By Alison van Diggelen, host of Fresh Dialogues
June 24 marked the 13th annual SDForum Visionary Awards, a celebration of the innovators and chutzpah that make Silicon Valley unique. Although the four visionaries come from diverse backgrounds, Silicon Valley was the common theme for the evening. The visionaries gave a revealing glimpse into the Silicon Valley State of Mind. What exactly is Silicon Valley? What’s its role in the world?
This week, we look at Reid Hoffman’s viewpoint. He’s co-founder of LinkedIn and a renowned innovator in Silicon Valley. He had some strong words to say about the power of entrepreneurship and its ability to jumpstart the economy.
Jeff Weiner of LinkedIn introduced Reid Hoffman as someone with a brilliant strategic mind and ability to invent the future. As well as being Executive Chairman of LinkedIn, Hoffman is also a partner with venture capitalists, Graylock Partners. Pointing to his colleague’s multidisciplinary background (Hoffman studied symbolic systems and philosophy at Stanford and Oxford respectively), Weiner concluded that education provided the building blocks to create an outstanding public thinker and social networking pioneer. Weiner reminded the audience that Hoffman understood the ability of technology to inform and connect people, inspiring him to launch Socialnet (a precursor to LinkedIn) before Facebook and MySpace existed.
Hoffman walked to the podium with some reluctance, saying that listening to the introduction made him “want to run and hide”; yet he started his speech off by grounding us in time and place.
“It’s an enormous privilege to be at this center fulcrum of how we change the world, that we call Silicon Valley,” he said, and posed the powerful question, “What more should we do with that?”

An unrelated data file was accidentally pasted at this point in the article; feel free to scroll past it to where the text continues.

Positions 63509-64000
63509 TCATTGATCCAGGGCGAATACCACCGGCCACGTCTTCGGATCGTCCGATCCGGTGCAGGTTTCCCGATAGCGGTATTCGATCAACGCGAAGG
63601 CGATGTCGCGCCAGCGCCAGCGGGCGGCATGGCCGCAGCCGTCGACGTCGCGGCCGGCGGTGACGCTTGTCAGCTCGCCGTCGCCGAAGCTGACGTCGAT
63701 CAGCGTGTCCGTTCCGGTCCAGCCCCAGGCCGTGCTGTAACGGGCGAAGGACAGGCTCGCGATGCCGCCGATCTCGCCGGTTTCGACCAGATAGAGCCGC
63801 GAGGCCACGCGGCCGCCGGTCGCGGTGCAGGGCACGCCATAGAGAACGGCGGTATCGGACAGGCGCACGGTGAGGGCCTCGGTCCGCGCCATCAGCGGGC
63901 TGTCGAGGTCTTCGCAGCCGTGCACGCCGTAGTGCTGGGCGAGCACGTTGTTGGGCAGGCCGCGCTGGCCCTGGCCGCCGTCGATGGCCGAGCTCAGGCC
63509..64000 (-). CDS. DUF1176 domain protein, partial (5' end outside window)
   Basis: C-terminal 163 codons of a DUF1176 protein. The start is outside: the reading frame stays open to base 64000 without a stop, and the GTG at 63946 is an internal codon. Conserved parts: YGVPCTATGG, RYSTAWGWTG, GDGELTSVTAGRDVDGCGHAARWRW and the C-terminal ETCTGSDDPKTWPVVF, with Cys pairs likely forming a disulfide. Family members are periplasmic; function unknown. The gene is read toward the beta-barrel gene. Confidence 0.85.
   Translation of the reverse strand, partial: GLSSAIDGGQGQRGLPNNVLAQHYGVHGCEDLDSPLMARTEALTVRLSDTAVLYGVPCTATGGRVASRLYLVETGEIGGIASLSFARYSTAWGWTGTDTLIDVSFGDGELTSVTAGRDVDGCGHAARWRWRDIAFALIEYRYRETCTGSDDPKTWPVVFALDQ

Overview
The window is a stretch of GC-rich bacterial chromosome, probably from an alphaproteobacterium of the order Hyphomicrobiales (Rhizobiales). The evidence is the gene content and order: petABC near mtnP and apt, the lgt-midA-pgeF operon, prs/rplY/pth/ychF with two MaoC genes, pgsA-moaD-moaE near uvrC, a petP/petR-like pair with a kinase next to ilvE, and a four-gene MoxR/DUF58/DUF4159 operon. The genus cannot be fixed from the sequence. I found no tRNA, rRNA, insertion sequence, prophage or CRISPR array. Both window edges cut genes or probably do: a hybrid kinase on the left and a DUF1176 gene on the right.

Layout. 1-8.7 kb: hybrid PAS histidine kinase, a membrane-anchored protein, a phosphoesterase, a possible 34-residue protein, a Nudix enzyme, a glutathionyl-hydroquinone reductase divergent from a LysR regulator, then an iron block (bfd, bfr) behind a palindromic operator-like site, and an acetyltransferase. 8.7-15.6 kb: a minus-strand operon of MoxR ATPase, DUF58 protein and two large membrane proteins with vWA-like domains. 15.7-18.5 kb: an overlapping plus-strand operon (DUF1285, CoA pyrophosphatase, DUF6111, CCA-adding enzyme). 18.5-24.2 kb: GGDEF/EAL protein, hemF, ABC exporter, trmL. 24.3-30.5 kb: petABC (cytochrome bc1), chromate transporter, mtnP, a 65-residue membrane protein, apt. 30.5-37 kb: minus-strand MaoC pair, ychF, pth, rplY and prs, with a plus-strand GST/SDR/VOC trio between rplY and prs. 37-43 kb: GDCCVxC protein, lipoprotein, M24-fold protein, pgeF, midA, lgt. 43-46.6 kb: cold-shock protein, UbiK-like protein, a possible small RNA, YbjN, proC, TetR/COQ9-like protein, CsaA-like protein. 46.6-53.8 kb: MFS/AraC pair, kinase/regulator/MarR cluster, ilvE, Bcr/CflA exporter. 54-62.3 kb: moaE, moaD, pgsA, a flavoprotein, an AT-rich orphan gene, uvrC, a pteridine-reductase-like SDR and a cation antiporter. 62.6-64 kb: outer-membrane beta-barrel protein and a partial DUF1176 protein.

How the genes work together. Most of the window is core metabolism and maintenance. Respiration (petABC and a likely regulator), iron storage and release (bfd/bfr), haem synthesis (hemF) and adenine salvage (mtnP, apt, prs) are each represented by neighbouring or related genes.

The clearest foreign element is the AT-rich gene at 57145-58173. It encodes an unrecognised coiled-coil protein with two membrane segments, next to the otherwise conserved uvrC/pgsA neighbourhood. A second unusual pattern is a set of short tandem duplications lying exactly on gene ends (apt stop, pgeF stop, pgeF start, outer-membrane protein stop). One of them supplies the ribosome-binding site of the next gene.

Talking like a true Silicon Valley techie, he suggested not two “answers,” but two “vectors” to his question. And, the visionary he is, Hoffman thinks BIG. First, he recommended leveraging entrepreneurship as a powerful way to get the world economy back on track. Drawing from author, Tom Friedman’s thesis, Hoffman said,
“We live in a world that is increasingly flat and increasingly accelerating. When you have challenges like economic turbulence and uncertainty… entrepreneurship is a really good pattern…we need to make it more available globally.”
Provoking wry laughter from the crowd, he pointed out that there is no entrepreneurs’ lobby in Washington DC, and implied there should be one to encourage entrepreneurship as part of the stimulus package, both here in the U.S. and around the world.
His second “vector” or call to action was: how can we take business models to the non-profit sector? Drawing from his work at Kiva.org and Endeavor.org, he suggested hybrid models of self-sustaining nonprofits that can help spread entrepreneurship and create high impact change.
“I love to play at the heart of what we do best in Silicon Valley,” said Hoffman. “To take risks, develop technologies and use financing and inspire entrepreneurship to create a lever by which we move the world.”
Former Financial Times journalist, and popular Silicon Valley Watcher, Tom Foremski used the occasion to launch and distribute his new book, “In My Humble Opinion.” He tells me it isn’t all that humble, but you can see for yourself. Check it out here.
For more interviews with Friedman, Krugman, Ballard…check out Fresh Dialogues archives
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